Russia bans Facebook and Instagram due to lack of data localization
Russia has officially banned Facebook and Instagram starting in November due to the companies’ lack of data localization. Roskomnadzor, Russia’s communications watchdog, said in a statement that the social media platforms were being blocked “in order to protect the personal data of Russian citizens.” Both Facebook and Instagram have yet to announce plans to move their servers to Russia.
This is not the first time that Roskomnadzor has cracked down on Western tech giants. In 2017, the agency blocked access to LinkedIn after the company was found guilty of violating data localization laws. More recently, Roskomnadzor threatened to block YouTube and Google if they didn’t remove a video posted by opposition leader Alexei Navalny.
Russian users have been protesting the ban by using virtual private networks (VPNs) and other workarounds to access the websites.
If you fail to succeed at first, seek court orders and then try again to stop the free flow.
This seems to be the Russian government’s thinking. On Monday, March 21, the Russian government banned Instagram and Facebook from the country. It was doing so because it failed to police the ongoing and deadly Russian invasion of Ukraine. wrote TASS, a Russian state-owned media outlet that noted that WhatsApp is still available to users. This service was previously called Facebook.
“The Tverskoy District Court of Moscow Monday recognized Facebook and Instagram’s activities, owned by the American company Meta and banned their work here,” notes TASS.
Reasons for the ban: Russian authorities want all data on Russian citizens to be stored within the country
Russian authorities want all data on Russian citizens to be stored within the country, and they see Facebook and Instagram as threats to national security. Pavel Durov, the founder of Vkontakte (a Russian social media site that is very similar to Facebook) was forced to sell his company to the Russian government in 2014, and he believes that this is why Facebook and Instagram were banned in Russia.
The Associated Press confirmed TASS’s Monday article.
Monday’s court order confirms and intensifies an ongoing effort to block Russian access to Facebook. The Russian government agency responsible for censoring media declared on March 4 that it would block Facebook if the user is allegedly violating Russian law.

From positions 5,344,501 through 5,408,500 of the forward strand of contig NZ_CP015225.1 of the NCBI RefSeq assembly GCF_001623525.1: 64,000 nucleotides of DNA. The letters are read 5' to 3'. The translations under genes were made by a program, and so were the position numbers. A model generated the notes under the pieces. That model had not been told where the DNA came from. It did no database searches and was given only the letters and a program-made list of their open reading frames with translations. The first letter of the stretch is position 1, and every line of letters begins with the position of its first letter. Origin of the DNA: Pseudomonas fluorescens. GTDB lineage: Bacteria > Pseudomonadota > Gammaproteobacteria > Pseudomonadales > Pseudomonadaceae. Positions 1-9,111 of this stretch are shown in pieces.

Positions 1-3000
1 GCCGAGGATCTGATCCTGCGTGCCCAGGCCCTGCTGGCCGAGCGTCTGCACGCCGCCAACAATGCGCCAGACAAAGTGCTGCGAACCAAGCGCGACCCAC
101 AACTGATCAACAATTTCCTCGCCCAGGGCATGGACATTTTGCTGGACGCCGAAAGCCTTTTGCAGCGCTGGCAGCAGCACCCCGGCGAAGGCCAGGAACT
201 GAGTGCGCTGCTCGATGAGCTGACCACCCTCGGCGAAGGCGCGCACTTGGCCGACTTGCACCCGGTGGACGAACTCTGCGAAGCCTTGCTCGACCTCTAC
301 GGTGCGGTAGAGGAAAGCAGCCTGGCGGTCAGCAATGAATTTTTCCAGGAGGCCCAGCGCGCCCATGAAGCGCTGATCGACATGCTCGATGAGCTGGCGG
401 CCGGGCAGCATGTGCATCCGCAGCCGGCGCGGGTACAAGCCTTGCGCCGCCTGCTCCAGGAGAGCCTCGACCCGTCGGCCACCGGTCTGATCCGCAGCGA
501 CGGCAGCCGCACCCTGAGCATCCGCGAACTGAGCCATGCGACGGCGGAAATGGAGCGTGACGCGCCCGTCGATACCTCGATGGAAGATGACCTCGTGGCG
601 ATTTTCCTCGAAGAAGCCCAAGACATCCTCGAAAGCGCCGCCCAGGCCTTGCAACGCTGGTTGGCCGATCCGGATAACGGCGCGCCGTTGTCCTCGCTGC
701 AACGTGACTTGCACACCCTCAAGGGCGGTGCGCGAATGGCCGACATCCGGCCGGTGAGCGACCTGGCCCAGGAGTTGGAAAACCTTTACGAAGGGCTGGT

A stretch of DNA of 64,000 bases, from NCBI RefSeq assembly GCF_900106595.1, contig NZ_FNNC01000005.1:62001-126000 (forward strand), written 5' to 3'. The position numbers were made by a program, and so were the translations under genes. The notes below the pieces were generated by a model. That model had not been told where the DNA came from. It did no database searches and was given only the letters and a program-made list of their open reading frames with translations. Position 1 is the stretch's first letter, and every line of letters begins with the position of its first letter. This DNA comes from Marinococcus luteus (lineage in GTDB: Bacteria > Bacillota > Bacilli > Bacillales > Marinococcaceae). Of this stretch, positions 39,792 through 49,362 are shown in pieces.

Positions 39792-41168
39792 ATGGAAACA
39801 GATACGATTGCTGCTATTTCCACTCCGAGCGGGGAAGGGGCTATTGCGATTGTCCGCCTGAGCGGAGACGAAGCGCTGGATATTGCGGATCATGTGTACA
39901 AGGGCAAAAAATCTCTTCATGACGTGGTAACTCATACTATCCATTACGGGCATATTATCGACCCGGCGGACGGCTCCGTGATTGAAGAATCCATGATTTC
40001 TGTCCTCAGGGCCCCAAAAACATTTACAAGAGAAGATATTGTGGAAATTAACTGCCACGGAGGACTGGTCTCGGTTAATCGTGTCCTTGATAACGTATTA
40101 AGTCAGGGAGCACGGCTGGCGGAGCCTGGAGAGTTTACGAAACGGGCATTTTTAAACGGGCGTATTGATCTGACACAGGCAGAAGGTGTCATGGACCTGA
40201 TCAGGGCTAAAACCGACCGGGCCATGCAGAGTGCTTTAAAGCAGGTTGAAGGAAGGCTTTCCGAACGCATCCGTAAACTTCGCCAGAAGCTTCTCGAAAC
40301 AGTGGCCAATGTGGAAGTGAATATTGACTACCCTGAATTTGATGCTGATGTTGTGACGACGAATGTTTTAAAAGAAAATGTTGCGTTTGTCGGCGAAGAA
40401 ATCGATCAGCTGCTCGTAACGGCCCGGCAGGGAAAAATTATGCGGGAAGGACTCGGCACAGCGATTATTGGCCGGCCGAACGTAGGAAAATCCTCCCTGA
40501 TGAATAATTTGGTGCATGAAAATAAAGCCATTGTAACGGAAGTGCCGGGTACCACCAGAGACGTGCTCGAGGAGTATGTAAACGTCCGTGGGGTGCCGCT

“On March 4, 2022, a decision has been made to block access the Facebook network (owned Meta Platforms, Inc. in the Russian Federation”),” reads the statement, which was translated partially from the Russian original by Google. “In the last days, the social network restricted access to accounts: The Zvezda TV Channel, the RIA Novosti News Agency, Sputnik and Russia Today, as well as the Lenta.ru, Gazeta.ru information resource.
We reached out to Meta for comments on the ban but did not receive an immediate response. Adam Mosseri (the head of Instagram) wrote on March 11th about the Russian government’s attempt to block Instagram access within the country.
He wrote: “This decision will cut off 80 million in Russia from one another and from the rest of of the world because 80% of Russians follow an Instagram account from outside of Russia.”
The Russian court system has officially approved the severing.
The ban could have far-reaching consequences for both social media platforms and Russian citizens
The Russian government has officially banned Facebook and Instagram. While the ban may not have a significant impact on social media users in Russia, it could have far-reaching consequences for both social media platforms and Russian businesses that rely on them.
The Russian government has been critical of Facebook and Instagram in the past, accusing them of facilitating protests against the government. In addition, some Russian businesses rely on Facebook and Instagram to reach customers abroad. The ban could hurt these businesses and limit Russians’ access to foreign markets.
Social media platforms may also struggle in Russia without Facebook and Instagram. These platforms are popular in Russia, and it is likely that they will be replaced by other, less-popular platforms. This could lead to a decline in usage of social media in Russia, which would be a setback for these platforms’ growth.